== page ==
Prognostication of neurologic outcome in cardiac arrest patients after mild therapeutic hypothermia: a meta-analysis of the current literature. Intensive Care Med 2013;39(10):1671-82.Abstract.
PURPOSE: To assess the sensitivity and false positive rate (FPR) of neurological examination and somatosensory evoked potentials (SSEPs) to predict poor outcome in adult patients treated with therapeutic hypothermia after cardiopulmonary resuscitation (CPR). METHODS: MEDLINE and EMBASE were searched for cohort studies describing the association of clinical neurological examination or SSEPs after return of spontaneous circulation with neurological outcome. Poor outcome was defined as severe disability, vegetative state and death. Sensitivity and FPR were determined. RESULTS: A total of 1,153 patients from ten studies were included. The FPR of a bilaterally absent cortical N20 response of the SSEP could be calculated from nine studies including 492 patients. The SSEP had an FPR of 0.007 (confidence interval, CI, 0.001-0.047) to predict poor outcome. The Glasgow coma score (GCS) motor response was assessed in 811 patients from nine studies. A GCS motor score of 1-2 at 72 h had a high FPR of 0.21 (CI 0.08-0.43). Corneal reflex and pupillary reactivity at 72 h after the arrest were available in 429 and 566 patients, respectively. Bilaterally absent corneal reflexes had an FPR of 0.02 (CI 0.002-0.13). Bilaterally absent pupillary reflexes had an FPR of 0.004 (CI 0.001-0.03). CONCLUSIONS: At 72 h after the arrest the motor response to painful stimuli and the corneal reflexes are not a reliable tool for the early prediction of poor outcome in patients treated with hypothermia. The reliability of the pupillary response to light and the SSEP is comparable to that in patients not treated with hypothermia.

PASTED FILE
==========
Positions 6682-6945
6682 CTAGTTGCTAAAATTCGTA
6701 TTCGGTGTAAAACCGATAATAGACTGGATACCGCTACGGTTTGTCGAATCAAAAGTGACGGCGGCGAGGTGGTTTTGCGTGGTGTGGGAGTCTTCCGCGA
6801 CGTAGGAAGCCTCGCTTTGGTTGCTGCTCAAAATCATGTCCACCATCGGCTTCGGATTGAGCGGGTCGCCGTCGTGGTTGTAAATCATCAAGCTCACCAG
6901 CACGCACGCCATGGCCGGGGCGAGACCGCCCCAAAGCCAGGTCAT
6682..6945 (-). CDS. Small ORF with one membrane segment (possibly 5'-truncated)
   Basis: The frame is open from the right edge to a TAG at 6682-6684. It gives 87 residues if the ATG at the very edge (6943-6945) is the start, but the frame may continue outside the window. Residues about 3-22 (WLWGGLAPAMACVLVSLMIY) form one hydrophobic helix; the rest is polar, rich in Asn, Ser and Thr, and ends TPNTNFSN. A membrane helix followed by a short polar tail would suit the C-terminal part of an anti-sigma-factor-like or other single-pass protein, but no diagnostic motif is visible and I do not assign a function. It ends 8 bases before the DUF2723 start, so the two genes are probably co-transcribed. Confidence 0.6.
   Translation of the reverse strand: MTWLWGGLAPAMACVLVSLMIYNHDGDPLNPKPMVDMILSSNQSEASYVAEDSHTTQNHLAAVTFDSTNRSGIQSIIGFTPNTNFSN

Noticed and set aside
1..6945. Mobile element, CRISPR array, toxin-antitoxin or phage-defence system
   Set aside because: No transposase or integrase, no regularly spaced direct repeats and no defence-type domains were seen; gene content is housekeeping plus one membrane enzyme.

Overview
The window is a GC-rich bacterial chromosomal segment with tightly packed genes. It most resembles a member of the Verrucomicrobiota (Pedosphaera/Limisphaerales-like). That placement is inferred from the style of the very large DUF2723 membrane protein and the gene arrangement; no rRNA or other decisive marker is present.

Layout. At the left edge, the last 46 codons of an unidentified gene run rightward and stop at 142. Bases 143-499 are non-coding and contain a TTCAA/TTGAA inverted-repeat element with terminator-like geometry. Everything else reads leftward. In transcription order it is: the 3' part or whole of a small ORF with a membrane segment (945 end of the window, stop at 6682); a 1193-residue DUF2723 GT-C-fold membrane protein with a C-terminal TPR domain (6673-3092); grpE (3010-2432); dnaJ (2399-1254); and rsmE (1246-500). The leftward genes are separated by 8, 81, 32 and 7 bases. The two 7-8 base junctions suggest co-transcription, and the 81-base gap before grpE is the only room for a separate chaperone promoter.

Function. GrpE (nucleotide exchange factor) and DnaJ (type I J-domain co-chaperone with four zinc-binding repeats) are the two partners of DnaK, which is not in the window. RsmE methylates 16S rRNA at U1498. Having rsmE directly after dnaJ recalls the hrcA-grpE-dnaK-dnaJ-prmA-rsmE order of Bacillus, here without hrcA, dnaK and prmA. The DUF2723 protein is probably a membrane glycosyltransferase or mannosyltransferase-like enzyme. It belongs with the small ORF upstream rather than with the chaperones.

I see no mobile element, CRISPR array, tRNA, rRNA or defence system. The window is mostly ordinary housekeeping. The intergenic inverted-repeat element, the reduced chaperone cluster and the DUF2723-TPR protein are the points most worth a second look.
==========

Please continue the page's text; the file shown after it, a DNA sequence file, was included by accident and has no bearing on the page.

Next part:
Neuroimaging in Cardiac Arrest Prognostication. Semin Neurol 2017;37(1):66-74.Abstract.
Neuroimaging is commonly utilized in the evaluation of post-cardiac arrest patients, providing a unique ability to visualize and quantify structural brain injury that can complement clinical and electrophysiologic data. Despite its lack of validation, we would advocate that neuroimaging is a valuable prognostication tool, worthy of further study, and an essential part of the armamentarium when used in combination with other modalities in the assessment of the post-cardiac arrest patient. Herein, we discuss the data and its limitations for neuroimaging to date and how it is being studied prospectively. We present current guidelines recommendations for prognostication after global hypoxic-ischemic injury, focusing primarily on computed tomography (CT) and magnetic resonance imaging (MRI), as they are the most widely used modalities. We present promising results from advanced neuroimaging techniques, and provide practical advice for the clinician caring for these patients in the real world.